You’ll know recognize which train to get on by looking on the map and getting on the train labeled with the last stop on the line. Subways run every 3-4 minutes 5am-11pm, so it’s very convenient.
One interesting caveat: cars ride on the right side of the road, but the subway, built by the English, rides on the opposite side of the track. So watch which way you are sticking your head into the track awaiting the train.
Getting around Buenos Aires: By Bus
Buses may be a traveler’s biggest public transportation fear, but those getting around Buenos Aires need not fear. Google Maps is up-to-date with the bus system, so you can find accurate information using the website you’re probably already familiar with. The major spine of the bus system lays along the gigantic north-south running avenue called 9 de Julio, which has specialized bus lanes. Thus, taking the bus (or colectivo, as it’s known here) is often faster than a taxi along this route. If you’re staying in San Telmo (or going there—perhaps for our Buenos Aires Food Tour), the oldest neighborhood in the city, it’s quite helpful to use the bus.
Before boarding, take note of the stop name at which you wish to disembark. There should be maps at all major bus stations, and every station has a distinct name. Upon boarding, look for the magnetized card reader at the front of the bus, which you will scan once authorized by the driver. Before authorization, however, the driver will expect you to report to him about which area of the city you plan to disembark at. If your Spanish is shaky, simply write down where you intend to go and show the driver upon boarding. The driver will trigger a flashing light on the card reader, at which you can then scan your card and enter the bus. The process takes just seconds, but can be confusing if you don’t expect and are greeted by an expectant bus driver.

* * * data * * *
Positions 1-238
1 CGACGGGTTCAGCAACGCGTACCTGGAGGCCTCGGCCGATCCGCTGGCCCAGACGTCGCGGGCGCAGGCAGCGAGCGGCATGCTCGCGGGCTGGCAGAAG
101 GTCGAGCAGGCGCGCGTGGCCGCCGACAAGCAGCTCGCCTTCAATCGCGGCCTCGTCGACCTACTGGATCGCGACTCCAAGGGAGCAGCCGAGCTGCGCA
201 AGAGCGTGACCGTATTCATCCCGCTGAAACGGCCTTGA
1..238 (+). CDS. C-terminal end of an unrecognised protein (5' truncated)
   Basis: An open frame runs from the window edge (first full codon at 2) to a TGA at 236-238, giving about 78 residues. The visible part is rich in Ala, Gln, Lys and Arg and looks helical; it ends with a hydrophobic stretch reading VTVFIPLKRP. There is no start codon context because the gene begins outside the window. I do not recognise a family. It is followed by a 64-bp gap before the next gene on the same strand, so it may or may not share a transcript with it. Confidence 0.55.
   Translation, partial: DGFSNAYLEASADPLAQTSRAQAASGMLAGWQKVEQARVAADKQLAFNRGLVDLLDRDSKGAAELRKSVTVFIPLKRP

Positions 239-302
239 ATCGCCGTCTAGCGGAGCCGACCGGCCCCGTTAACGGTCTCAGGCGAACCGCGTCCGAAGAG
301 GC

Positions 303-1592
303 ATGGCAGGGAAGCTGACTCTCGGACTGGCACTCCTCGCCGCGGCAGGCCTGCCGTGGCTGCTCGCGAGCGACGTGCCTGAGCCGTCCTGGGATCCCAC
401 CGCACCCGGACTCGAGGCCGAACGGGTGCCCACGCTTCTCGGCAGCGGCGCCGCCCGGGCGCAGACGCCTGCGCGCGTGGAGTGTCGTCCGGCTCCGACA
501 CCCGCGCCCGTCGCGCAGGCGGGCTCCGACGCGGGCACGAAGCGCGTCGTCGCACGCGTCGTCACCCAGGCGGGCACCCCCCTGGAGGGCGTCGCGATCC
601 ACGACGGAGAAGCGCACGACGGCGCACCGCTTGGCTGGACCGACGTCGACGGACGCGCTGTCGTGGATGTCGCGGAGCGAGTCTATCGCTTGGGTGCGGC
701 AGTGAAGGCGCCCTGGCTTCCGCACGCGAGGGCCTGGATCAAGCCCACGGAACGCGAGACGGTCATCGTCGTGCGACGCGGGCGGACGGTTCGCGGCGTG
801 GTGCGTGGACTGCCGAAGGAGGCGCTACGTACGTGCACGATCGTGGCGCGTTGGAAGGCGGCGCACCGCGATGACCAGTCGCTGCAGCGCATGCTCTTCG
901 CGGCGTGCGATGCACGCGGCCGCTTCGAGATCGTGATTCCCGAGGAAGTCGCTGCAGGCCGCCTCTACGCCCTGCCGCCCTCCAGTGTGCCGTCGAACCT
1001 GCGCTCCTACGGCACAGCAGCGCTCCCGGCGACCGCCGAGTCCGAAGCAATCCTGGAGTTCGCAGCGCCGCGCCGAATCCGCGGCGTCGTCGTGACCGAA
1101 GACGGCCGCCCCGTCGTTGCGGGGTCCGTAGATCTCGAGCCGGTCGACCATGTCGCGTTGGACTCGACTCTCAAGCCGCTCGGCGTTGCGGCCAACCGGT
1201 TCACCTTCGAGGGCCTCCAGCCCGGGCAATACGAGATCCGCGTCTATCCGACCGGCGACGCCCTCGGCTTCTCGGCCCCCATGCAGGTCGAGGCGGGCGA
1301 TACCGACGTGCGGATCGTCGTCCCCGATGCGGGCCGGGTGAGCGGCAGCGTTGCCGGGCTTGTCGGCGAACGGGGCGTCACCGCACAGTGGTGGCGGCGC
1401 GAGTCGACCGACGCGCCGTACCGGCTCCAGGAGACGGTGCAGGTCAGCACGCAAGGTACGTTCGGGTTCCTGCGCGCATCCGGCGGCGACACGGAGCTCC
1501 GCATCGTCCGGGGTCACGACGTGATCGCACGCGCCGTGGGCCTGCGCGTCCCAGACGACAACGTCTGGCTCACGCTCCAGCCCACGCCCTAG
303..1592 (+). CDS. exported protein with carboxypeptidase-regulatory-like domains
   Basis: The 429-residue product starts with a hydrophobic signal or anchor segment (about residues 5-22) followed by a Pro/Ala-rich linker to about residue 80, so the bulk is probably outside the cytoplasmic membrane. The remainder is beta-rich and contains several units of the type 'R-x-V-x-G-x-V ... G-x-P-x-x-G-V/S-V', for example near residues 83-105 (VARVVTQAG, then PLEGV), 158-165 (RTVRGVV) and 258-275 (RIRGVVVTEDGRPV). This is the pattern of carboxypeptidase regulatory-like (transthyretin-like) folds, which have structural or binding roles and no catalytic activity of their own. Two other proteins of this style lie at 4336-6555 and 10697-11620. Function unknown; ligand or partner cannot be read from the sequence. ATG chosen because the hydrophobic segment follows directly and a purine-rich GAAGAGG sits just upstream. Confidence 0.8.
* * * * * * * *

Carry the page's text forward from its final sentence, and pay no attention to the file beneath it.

The ride should cost about 6 pesos, but the value changes depending on the distance you travel. Buses stop only at demarcated stops, so don’t bother the driver with any specialized requests to drop you off between stops. If you have Google Maps on your phone, you can watch your progress real-time, even if you don’t have data service, and the app is especially helpful if you’ve downloaded the offline maps. Buses are handicap accessible and stroller friendly, but the Subte is not, where sometimes there are elevators, but not always.